United States District Court, E.D. Pennsylvania
February 10, 2004.
RONALD BERTRAND, Plaintiff,
SNYDER'S GATEWAY, INC., Defendant
The opinion of the court was delivered by: BERLE M. SCHILLER, District Judge
MEMORANDUM AND ORDER
Plaintiff Ronald Bertrand, a Delaware resident, brings this personal
injury action against Defendant Snyder's Gateway, Inc., a Pennsylvania
corporation with its places of business located in Bedford County,
Pennsylvania, invoking the Court's diversity jurisdiction pursuant to
28 U.S.C. § 1332. In his Complaint, Plaintiff alleges that he was
injured when he slipped and fell at one of Defendant's businesses.
Defendant now moves this Court to dismiss for improper venue pursuant to
Federal Rule of Civil Procedure 12(b)(3), or alternatively, to transfer
this action to the United States District Court for the Western District
of Pennsylvania pursuant to 28 U.S.C. § 1406(a). For the reasons set
forth below, I grant in part and deny in part Defendant's motion and
transfer this action to the United States District Court for the Western
District of Pennsylvania.
Venue in a diversity action is proper under 28 U.S.C. § 1391(a) in:
(1) a judicial district where any defendant resides,
if all defendants reside in the same State, (2) a
judicial district in which a substantial part of the
events or omissions giving rise to the claim
occurred, or a substantial part of property that is
the subject of the action is situated,
or (3) a judicial district in which any defendant is
subject to personal jurisdiction at the time the
action is commenced, if there is no district in which
the action may otherwise be brought.
28 U.S.C. § 1391(a) (2003). When a party files a motion pursuant to
Federal Rule of Civil Procedure 12(b)(3) and 28 U.S.C. § 1406, this party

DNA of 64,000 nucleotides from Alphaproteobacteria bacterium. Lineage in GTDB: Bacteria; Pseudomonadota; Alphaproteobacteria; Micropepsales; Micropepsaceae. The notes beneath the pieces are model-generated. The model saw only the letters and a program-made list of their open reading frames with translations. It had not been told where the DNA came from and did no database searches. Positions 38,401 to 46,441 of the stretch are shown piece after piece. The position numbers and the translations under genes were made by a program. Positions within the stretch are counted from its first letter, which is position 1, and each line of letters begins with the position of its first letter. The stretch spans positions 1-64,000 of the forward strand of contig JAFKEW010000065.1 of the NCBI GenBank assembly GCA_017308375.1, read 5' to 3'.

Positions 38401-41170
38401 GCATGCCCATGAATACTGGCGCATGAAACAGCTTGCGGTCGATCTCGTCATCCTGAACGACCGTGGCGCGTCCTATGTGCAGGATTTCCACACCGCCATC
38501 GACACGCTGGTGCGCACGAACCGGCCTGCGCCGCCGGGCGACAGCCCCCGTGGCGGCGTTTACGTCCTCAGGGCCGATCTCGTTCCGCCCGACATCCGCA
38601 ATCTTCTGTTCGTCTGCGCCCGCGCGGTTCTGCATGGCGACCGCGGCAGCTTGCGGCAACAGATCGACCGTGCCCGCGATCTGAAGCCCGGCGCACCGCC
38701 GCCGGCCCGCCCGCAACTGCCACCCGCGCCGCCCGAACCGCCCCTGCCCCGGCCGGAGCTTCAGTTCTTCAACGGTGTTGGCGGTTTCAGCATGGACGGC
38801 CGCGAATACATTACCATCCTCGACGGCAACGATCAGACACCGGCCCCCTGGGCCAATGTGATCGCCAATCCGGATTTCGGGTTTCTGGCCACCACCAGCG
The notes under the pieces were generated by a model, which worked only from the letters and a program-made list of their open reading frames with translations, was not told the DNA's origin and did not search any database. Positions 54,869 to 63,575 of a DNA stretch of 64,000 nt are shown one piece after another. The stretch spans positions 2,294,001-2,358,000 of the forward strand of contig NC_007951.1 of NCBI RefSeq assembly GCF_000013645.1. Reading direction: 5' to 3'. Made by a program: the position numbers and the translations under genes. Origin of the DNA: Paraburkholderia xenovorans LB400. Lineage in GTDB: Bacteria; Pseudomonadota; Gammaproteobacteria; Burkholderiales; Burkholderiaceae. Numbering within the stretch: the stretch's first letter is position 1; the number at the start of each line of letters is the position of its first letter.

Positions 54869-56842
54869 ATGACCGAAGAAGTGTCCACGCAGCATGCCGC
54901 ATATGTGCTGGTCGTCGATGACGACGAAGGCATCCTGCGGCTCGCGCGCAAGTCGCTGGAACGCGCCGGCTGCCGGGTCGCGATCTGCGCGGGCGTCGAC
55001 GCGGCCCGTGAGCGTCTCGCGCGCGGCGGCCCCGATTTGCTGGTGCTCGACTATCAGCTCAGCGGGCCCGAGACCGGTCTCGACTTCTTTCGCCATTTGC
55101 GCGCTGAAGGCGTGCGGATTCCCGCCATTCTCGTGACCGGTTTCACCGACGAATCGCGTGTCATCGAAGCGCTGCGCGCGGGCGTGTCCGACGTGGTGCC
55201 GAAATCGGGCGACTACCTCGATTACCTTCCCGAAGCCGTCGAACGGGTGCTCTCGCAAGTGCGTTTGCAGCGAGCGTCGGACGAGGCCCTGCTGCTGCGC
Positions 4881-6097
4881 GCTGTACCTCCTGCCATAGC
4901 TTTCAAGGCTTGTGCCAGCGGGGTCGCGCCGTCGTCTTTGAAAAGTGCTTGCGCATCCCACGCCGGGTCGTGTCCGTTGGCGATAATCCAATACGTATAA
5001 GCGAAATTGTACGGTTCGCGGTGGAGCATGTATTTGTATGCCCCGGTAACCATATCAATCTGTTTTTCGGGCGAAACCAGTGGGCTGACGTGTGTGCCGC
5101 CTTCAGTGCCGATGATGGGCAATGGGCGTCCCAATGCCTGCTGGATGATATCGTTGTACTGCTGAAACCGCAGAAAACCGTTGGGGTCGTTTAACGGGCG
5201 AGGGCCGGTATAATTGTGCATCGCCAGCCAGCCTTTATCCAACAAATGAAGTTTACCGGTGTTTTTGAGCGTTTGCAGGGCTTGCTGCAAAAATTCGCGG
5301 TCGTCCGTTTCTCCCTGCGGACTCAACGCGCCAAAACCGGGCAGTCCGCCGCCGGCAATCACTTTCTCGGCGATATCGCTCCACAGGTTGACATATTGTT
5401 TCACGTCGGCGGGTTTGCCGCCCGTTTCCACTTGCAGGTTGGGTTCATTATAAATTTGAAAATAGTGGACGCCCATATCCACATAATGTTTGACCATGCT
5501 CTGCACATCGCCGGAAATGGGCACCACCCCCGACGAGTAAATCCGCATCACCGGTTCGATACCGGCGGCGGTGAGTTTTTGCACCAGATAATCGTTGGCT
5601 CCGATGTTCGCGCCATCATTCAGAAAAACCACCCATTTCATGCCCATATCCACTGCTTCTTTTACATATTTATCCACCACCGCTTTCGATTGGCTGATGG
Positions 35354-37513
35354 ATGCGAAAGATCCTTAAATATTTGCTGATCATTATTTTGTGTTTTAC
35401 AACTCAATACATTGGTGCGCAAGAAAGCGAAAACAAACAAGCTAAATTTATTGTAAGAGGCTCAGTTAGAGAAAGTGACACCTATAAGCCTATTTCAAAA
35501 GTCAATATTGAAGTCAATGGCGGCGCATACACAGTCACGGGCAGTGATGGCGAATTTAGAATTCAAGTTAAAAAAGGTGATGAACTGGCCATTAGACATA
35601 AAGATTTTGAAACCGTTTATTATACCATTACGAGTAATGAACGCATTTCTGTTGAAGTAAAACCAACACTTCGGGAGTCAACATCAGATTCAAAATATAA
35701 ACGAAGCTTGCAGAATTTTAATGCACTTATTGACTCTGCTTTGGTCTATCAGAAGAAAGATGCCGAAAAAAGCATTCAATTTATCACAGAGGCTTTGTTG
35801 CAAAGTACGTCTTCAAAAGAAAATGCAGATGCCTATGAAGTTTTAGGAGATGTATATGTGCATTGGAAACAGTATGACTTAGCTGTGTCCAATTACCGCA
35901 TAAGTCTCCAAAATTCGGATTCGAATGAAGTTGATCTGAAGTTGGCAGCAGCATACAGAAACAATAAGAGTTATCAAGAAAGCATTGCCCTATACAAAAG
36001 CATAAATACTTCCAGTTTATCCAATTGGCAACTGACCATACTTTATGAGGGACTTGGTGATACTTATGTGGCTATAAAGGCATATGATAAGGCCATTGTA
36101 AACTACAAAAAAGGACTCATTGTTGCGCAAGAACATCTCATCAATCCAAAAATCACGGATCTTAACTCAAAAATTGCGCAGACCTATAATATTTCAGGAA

bears the burden of proving that venue is improper. See Myers v. Am.
Dental Assoc., 695 F.2d 716, 724-25 (3d Cir. 1982). Under
28 U.S.C. § 1406(a), "the district court of a district in which is filed
a case laying venue in the wrong . . . district shall dismiss, or in the
interest of justice, transfer such case to any district . . . in which it
could have been brought." 28 U.S.C. § 1406(a) (2003). According to §
1391(c), in a multidistrict state, a corporate defendant, such as
Defendant in the present case, is deemed to reside in any district where
it would be subject to personal jurisdiction if that district were a
separate state. 28 U.S.C. § 1391(c).
In the present case, Defendant Snyder's Gateway, Inc. is incorporated
in the Commonwealth of Pennsylvania and owns three businesses located in
Bedford County, Pennsylvania: a Holiday Inn Express, an Econo Lodge, and
Gateway Travel Plaza, the truck stop where Plaintiff fell on January 3,
2002. (Bittner Aff. at 1.) Accordingly, venue is improper under §
1391(a)(1) in the Eastern District of Pennsylvania and clearly proper
under § 1391(a)(1) in the Western District of Pennsylvania as Defendant
resides in and conducts business solely in the Western District of
In response to Defendant's motion, Plaintiff argues that venue is
proper in this District under
§ 1391(a)(2) because he has received medical treatment in the Eastern
District of Pennsylvania for the injuries he sustained as a result of his
fall at one of Defendant's businesses. Medical treatment, however, is not
considered part of the "events or omissions giving rise to" a personal
injury claim under 28 U.S.C. § 1391(a)(2). See Wisland v. Admiral